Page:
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Of Leadership, Scars and Human Connection

A leader lives under the microscope. I’m not saying it’s fair or just, but people watch everything the leader does.

Everything.

They watch the body language and facial expressions (Terry Starbucker wrote a great post about this); they listen to the tone of voice; they observe the decisions the leader makes; they listen to the leader’s questions and how they’re asked. Therefore, the most powerful tool a leader has is himself or herself.

Old news, right? Lead by example. Walk your talk. Practice what you preach. We’ve said it thousands of ways in every culture throughout recorded history.

Sure, we all like to set an example that virtually sparkles with success and accomplishment. Who wouldn’t? But most of us miss the opportunity to use our mistakes, failures and vulnerability as examples, too. And that’s too bad, because that’s where the deep learning and connection happens.

Here’s a dirty little secret: you screw up everyday and everyone already knows it. How do I know? Because we all do, just by virtue of being human.

But when you show us, leader, that you can face your own screw-ups, when you can publicly acknowledge that you crashed and burned, when you can–metaphorically speaking–hoist your shirt in front of a hundred people to show us the scar that you earned when you drove off the road or fell off the mountain, we’ll be closer to you as human beings.

And we follow human beings; we don’t follow idealized icons of unattainable perfection.

Too many businesspeople want to appear as invincible. They confuse credibility with perfection and, therefore, would never dream of showing their scars and foibles to their employees. Asking them to do so would be like asking them to chew glass.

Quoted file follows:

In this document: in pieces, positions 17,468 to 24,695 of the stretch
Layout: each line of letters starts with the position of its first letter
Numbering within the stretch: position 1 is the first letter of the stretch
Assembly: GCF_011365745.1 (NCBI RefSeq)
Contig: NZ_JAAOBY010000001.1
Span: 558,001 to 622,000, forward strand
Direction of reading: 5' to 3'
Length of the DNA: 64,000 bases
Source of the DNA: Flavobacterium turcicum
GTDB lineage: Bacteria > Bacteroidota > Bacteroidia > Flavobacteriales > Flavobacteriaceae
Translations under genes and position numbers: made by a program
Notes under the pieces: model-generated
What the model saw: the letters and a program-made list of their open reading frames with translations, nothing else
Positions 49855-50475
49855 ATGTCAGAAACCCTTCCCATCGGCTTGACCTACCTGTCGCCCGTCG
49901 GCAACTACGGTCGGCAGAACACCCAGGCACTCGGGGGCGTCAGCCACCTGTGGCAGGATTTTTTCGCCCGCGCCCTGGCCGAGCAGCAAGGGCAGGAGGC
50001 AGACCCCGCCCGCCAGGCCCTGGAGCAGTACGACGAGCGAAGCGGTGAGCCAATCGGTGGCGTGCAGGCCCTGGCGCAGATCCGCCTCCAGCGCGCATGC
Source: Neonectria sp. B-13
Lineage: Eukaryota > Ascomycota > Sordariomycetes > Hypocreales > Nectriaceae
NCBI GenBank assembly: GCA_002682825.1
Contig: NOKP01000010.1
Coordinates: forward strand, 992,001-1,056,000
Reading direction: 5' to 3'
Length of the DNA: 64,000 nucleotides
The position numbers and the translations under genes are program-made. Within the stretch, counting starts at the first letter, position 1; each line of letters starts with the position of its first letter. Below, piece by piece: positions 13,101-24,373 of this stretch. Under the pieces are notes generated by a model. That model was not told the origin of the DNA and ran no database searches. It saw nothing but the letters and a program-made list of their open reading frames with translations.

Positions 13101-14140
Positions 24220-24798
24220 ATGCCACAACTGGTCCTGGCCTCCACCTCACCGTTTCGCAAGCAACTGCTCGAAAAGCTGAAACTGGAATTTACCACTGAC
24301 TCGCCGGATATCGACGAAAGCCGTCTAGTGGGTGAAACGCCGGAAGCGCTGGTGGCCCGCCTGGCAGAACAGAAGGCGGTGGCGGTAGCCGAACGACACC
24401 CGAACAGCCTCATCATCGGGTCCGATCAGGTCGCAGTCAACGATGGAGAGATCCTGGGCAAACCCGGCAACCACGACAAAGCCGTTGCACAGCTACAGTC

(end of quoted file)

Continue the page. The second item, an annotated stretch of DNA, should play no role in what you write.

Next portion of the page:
Assuming you’re not one of them, let me ask you this:

What have you done lately to show your all-too-human imperfections?

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  • Ian

    Steve, I really like your idea that too many people “confuse credibility with perfection”. I certainly feel that way sometimes. Its tough to be in a leadership position and make mistakes, because you want all the people below you to look to you as a role model and an example, as the “perfect” that they should strive towards. I guess showing some weakness and ability to make mistakes will make you more “human” to those below you.

  • http://twitter.com/greghartle Greg Hartle

    Excellent Post Steve! I wish more would be willing to share their challenges and vulnerabilities. Ironically, customers/clients/employees/associates often end up respecting you much more for doing so.

    I wrote this post recently on my personal blog to show my successes and failures. http://www.greghartle.com/growth/success-and-failure

    Thx again, great stuff!

  • davidburkus

    Good post. I know you posted it two days ago but it’s ironic, since I’m just now getting to it on Columbus Day: a leader with undoubtable flaws.

  • Ricky Lyons

    Steve, I would like to say that this has been something I do whenever necessary. That would not be true but I do know that when i have done what you suggest that those who respond positively, dig deep into their own strengths and openly show much more respect to the company, their responsibilities and work their own unique abilities much harder.Ricky Lyons, Scottsdale AZ